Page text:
Stress-free shindigs: All-in-one parties popular with parents, kids

That kind of convenience is one of the big reasons Carraher has had all of her daughter's parties somewhere other than at her house.

"I like the idea of not having to get our home ready, not having to clean up, not having to worry about the furniture getting damaged," Carraher, of Rexford, said.

She also likes the idea of giving her daughter a day in the spotlight.

"Every parent wants their child to feel special on his or her birthday," Carraher said.

Kate Cross, owner of Tiny Tots Tea Room, embraces that philosophy. Cassandra, like other birthday girls who opt for Tiny Tot's princess package, wore a tiara and got to sit on a "throne." When the kids ate their three-course meal (vegetables, sandwiches and dessert), Cassandra got to ring a bell to signal the end of each course. When the girls put on an array of fancy gowns complemented by hats, boas and wands, Cassandra had the first choice of clothing.

Cross said she lets the girls dress however they want, even if that means heaping on layers and layers of accessories.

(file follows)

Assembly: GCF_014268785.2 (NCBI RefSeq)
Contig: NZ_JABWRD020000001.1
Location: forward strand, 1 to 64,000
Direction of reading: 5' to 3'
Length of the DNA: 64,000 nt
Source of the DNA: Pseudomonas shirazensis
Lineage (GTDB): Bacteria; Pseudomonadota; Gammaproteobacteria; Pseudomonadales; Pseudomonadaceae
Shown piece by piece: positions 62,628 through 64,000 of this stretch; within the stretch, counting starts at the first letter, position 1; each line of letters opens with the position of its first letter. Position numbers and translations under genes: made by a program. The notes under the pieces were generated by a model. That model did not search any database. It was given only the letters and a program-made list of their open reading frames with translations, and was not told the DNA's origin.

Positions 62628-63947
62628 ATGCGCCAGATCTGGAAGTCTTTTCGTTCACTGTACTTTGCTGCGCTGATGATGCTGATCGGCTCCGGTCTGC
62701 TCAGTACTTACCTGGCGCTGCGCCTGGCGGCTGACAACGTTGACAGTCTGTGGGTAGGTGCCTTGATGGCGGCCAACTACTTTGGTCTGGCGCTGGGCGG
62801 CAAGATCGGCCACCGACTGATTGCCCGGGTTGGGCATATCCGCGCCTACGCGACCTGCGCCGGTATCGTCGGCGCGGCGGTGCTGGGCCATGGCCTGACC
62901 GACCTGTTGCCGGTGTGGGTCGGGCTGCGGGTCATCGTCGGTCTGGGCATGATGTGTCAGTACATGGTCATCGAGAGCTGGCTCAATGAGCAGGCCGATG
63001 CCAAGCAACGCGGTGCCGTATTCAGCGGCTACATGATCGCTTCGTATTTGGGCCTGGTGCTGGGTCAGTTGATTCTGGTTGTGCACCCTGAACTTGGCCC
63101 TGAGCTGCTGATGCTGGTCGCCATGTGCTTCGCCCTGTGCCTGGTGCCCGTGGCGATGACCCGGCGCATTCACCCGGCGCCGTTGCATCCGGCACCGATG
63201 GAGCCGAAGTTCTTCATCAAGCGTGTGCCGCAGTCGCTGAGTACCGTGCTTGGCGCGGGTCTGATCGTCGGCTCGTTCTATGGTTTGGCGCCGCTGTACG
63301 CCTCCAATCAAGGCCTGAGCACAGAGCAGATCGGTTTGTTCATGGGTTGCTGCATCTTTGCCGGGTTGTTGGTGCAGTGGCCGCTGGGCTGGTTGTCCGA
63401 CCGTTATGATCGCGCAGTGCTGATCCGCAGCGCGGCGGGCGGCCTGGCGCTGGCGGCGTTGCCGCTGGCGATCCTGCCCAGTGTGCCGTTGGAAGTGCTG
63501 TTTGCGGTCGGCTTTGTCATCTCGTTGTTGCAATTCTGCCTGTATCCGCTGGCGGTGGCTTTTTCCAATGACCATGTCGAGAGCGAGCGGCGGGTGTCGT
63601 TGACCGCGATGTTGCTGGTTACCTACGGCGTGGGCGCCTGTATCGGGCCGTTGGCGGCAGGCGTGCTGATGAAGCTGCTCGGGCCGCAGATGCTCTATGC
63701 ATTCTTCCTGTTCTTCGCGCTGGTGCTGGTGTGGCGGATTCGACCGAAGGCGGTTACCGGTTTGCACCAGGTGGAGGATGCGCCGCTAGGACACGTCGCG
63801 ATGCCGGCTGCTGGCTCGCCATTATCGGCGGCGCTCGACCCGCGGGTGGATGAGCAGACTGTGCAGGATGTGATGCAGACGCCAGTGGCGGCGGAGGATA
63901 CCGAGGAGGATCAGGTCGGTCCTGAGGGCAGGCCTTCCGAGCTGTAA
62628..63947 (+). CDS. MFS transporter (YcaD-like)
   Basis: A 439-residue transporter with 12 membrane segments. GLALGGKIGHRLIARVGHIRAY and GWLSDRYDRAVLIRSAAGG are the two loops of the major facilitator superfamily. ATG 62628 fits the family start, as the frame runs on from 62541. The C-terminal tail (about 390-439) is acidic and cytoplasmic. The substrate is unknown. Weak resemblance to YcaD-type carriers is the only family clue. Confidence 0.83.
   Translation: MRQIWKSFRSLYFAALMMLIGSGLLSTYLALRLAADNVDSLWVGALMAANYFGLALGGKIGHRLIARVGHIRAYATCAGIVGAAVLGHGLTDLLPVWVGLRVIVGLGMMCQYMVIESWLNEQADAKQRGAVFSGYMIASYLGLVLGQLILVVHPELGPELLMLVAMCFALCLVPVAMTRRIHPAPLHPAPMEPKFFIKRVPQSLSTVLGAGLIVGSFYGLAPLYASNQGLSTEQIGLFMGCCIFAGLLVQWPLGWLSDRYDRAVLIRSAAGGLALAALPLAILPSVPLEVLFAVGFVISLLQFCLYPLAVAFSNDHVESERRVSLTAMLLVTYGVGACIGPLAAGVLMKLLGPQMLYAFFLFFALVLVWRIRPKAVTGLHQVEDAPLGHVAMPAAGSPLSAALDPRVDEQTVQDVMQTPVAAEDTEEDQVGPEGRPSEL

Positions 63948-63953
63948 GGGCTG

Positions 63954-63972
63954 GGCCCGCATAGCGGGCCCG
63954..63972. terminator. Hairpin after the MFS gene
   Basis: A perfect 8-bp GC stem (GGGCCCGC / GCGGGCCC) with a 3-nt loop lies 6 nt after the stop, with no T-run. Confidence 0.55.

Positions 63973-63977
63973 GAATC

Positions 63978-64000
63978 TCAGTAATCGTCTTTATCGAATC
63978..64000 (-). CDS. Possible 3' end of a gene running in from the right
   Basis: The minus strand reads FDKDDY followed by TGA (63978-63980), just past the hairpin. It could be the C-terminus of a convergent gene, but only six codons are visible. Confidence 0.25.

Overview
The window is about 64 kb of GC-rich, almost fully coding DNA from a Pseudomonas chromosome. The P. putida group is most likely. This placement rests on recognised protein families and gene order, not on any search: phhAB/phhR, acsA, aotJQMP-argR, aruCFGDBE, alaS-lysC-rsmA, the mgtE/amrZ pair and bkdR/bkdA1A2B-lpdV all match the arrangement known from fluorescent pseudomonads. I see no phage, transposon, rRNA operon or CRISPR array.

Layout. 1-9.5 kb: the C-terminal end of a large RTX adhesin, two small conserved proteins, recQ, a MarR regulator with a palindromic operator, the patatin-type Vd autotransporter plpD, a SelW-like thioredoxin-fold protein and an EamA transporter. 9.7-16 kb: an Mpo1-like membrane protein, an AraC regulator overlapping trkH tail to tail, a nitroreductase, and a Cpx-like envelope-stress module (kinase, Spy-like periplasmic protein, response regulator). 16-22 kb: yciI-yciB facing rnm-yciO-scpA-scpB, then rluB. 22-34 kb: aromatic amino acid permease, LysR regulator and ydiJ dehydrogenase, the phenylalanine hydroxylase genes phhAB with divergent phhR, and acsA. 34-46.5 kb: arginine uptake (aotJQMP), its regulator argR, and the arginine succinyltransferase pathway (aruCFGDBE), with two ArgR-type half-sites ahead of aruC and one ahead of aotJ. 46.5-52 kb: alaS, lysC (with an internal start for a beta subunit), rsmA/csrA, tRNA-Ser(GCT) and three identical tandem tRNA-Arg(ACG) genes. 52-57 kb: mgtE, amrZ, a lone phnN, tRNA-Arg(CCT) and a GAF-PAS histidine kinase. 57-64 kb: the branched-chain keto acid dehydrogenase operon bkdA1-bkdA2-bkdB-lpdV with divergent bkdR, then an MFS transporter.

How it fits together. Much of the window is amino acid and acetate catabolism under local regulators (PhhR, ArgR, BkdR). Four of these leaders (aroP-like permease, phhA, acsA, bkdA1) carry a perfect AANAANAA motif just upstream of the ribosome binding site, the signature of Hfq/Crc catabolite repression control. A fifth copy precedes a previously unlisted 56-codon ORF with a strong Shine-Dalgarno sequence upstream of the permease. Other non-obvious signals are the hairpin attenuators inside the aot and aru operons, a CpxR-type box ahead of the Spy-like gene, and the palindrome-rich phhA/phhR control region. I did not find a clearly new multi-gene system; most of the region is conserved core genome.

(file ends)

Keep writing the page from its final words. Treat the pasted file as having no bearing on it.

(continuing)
"I'm a firm believer in letting kids be who they are," she said.

When Jessica Shea was a kid, she was a self-described country girl. Shea turned her childhood fascination with snakes and other animals into a business called Reptile Adventures. She brings snakes, turtles and frogs to area birthday parties, teaching kids about the creatures and letting them pose for pictures with her snakes.

"There are always a million questions," Shea said. "Kids want to know if they bite and what they eat."

Allyson Thiessen of Colonie booked Shea for her daughter Laurel Genthner's 13th birthday party in February and came away marveling at the way the guests took to the animals.

"It was such a fantastic experience," Thiessen said. "It's not the thing that you would normally get at a party."

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